Saint Vincent's alleged that Morgan Stanley - the fiduciary manager of the fixed-income portfolio of Saint Vincent Catholic Medical Centers Retirement Plan - violated its fiduciary duties under the Employee Retirement Income Security Act (ERISA), 29 U.S.C. 1001 et seq. Saint Vincent's alleged that Morgan Stanley disproportionately invested the portfolio's assets in mortgaged-backed securities, including the purportedly riskier subcategory of "nonagency" mortgage-backed securities, despite warning signs that these investments were unsound. Although Saint Vincent's, as the fiduciary administrator of an ERISA-governed plan, was in a position to plead its claims with greater factual detail than was typically accessible to plaintiffs prior to discovery, and although it received two opportunities to amend its complaint, the Amended Complaint failed to plead sufficient, nonconclusory factual allegations to show that Morgan Stanley failed to meet its fiduciary responsibilities under ERISA. Accordingly, the court affirmed the district court's dismissal of the Amended Complaint. View "Pension Benefit Guaranty Corp. v. Morgan Stanley Inv. Mgmt. Inc." on Justia Law
Taveras v. UBS AG et al.
Plaintiffs brought a putative class action on behalf of current and former UBS and UBSFS employees, alleging that defendants violated various fiduciary duties imposed on them by the Employee Retirement Income Security Act of 1974 (ERISA), 29 U.S.C. 1001 et seq. Plaintiffs argued that the district court erred in analyzing their claim for breach of the duty of prudence, as it applied a presumption of prudence to the fiduciaries of both investment plans at issue. The court held that the district court wrongly applied the presumption as to one of the two plans, the Savings and Investment Plan (SIP), as the SIP Plan Document neither required nor strongly encouraged investment in UBS stock or the UBS Stock Fund. The court held, however, that the District Court correctly applied the presumption of prudence as to the second plan, the Plus Plan, which required plan fiduciaries to invest in the UBS Stock Fund. Accordingly, the court affirmed the dismissal order of the district court in part, vacated in part, and remanded the case for further proceedings. Plaintiffs' remaining arguments were addressed in a companion Summary Order. View "Taveras v. UBS AG et al." on Justia Law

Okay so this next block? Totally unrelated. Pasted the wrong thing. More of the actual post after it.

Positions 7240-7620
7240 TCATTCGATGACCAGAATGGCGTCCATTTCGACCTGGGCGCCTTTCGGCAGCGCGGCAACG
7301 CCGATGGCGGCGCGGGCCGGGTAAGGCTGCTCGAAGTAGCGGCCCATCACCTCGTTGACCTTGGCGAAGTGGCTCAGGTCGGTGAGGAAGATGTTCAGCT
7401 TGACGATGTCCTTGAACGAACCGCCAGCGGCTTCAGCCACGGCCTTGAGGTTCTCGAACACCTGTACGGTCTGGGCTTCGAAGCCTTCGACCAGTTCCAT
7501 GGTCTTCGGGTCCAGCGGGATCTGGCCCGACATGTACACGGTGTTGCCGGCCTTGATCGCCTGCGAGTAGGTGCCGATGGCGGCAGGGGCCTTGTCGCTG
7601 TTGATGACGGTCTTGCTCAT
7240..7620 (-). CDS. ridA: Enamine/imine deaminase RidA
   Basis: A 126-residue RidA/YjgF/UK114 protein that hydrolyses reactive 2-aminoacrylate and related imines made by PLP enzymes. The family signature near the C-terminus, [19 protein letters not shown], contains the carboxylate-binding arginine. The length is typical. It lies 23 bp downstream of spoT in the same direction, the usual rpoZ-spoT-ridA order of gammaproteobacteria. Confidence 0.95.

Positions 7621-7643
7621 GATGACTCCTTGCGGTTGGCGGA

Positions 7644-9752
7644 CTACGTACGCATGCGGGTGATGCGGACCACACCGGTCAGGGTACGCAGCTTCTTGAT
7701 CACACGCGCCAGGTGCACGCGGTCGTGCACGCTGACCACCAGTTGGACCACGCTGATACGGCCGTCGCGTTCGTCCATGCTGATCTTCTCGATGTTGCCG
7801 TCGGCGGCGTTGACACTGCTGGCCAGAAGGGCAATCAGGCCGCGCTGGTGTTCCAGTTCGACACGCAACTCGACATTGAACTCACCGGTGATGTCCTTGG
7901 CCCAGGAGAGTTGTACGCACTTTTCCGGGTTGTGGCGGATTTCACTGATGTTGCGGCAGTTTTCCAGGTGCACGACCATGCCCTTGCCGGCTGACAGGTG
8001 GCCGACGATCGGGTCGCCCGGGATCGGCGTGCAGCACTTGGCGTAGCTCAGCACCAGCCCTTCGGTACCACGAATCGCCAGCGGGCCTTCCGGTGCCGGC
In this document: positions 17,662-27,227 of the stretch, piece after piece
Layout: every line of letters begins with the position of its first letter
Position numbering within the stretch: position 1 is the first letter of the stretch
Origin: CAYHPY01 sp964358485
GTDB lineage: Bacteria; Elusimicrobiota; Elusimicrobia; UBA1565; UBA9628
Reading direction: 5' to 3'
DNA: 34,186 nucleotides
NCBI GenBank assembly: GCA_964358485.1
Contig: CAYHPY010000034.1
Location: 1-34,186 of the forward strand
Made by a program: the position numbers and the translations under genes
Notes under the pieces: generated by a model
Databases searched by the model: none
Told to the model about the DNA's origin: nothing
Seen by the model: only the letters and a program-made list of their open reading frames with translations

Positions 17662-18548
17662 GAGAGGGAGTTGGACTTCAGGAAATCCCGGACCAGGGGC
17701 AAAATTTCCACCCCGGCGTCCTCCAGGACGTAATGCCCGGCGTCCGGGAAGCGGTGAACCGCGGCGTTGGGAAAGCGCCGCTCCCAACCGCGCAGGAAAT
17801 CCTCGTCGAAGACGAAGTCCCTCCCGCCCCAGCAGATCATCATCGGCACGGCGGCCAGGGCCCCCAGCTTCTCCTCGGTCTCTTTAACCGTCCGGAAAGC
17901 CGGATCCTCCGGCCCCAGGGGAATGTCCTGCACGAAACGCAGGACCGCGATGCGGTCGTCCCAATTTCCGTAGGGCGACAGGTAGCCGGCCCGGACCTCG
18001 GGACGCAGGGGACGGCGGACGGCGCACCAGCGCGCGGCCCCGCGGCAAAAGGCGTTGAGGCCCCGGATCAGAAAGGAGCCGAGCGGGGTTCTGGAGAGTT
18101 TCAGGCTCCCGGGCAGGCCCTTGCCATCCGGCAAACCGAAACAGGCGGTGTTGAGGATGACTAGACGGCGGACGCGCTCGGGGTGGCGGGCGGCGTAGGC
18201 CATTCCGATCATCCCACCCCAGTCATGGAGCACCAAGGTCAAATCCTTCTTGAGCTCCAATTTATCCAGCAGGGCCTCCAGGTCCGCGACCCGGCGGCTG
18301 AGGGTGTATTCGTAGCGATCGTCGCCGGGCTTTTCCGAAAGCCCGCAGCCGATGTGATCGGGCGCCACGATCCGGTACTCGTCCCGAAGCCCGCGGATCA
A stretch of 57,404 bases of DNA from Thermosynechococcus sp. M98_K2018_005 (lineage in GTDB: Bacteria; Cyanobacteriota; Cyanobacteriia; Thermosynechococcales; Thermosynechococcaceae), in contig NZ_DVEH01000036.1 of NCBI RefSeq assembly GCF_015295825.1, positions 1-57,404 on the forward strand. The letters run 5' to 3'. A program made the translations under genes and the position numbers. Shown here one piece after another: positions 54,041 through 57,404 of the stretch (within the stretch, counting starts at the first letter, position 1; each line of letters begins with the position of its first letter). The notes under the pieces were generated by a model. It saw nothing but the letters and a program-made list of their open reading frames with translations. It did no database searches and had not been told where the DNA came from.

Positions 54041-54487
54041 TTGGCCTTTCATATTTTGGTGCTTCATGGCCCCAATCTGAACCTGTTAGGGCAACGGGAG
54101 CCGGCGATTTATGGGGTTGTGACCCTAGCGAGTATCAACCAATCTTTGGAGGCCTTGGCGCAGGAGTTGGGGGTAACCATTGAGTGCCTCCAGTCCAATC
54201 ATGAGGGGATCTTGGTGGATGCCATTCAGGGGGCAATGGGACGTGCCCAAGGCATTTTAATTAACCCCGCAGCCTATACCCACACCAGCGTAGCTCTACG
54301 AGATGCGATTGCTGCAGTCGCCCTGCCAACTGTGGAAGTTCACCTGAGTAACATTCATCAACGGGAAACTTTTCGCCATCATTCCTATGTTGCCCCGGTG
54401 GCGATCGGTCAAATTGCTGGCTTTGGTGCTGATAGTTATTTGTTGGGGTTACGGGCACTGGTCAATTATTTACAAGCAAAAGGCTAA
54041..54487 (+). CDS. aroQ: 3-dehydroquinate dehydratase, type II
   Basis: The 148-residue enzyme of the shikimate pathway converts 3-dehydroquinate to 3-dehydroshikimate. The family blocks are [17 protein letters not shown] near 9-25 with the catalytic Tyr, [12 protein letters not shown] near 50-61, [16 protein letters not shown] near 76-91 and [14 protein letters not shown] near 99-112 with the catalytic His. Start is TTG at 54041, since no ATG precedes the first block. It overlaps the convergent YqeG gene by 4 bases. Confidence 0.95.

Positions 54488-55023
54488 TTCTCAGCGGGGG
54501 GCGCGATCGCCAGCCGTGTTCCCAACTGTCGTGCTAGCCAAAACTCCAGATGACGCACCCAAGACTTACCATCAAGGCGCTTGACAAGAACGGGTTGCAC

Lanfear, et al. v. Home Depot, Inc., et al.
Plaintiffs claimed that the fiduciaries of their retirement plan violated the Employment Retirement Income Security Act (ERISA), 29 U.S.C. 1001 et seq., in ways that damaged their efforts to stockpile savings for their winter years. The court held that because plaintiffs have not pleaded facts establishing that defendants abused their discretion by following the Plan's directions, they have not stated a valid claim for breach of the duty of prudence. The court also held that plaintiffs have failed to state a viable breach of loyalty claim. Accordingly, the court affirmed the district court's dismissal of plaintiffs' third and last amended complaint. View "Lanfear, et al. v. Home Depot, Inc., et al." on Justia Law
Gearren, et al. v. The McGraw-Hill Companies, Inc., et al.
Plaintiffs appealed from a decision granting defendants' motion to dismiss plaintiffs' complaints for failure to state a claim upon which relief could be granted. Plaintiffs, participants in two retirement plans offered by defendants, brought suit alleging breach of fiduciary duty under the Employee Retirement Income Security Act (ERISA), 29 U.S.C. 1001 et seq. Plaintiff alleged that defendants acted imprudently by including employer stock as an investment option in the retirement plans and that defendants failed to provide adequate and truthful information to participants regarding the status of employer stock. The court held that the facts alleged by plaintiffs were, even if proven, insufficient to establish that defendants abused their discretion by continuing to offer plan participants the opportunity to invest in McGraw-Hill stock. The court also held that plaintiffs have not alleged facts sufficient to prove that defendants made any statements, while acting in a fiduciary capacity, that they knew to be false. Accordingly, the judgment was affirmed. View "Gearren, et al. v. The McGraw-Hill Companies, Inc., et al." on Justia Law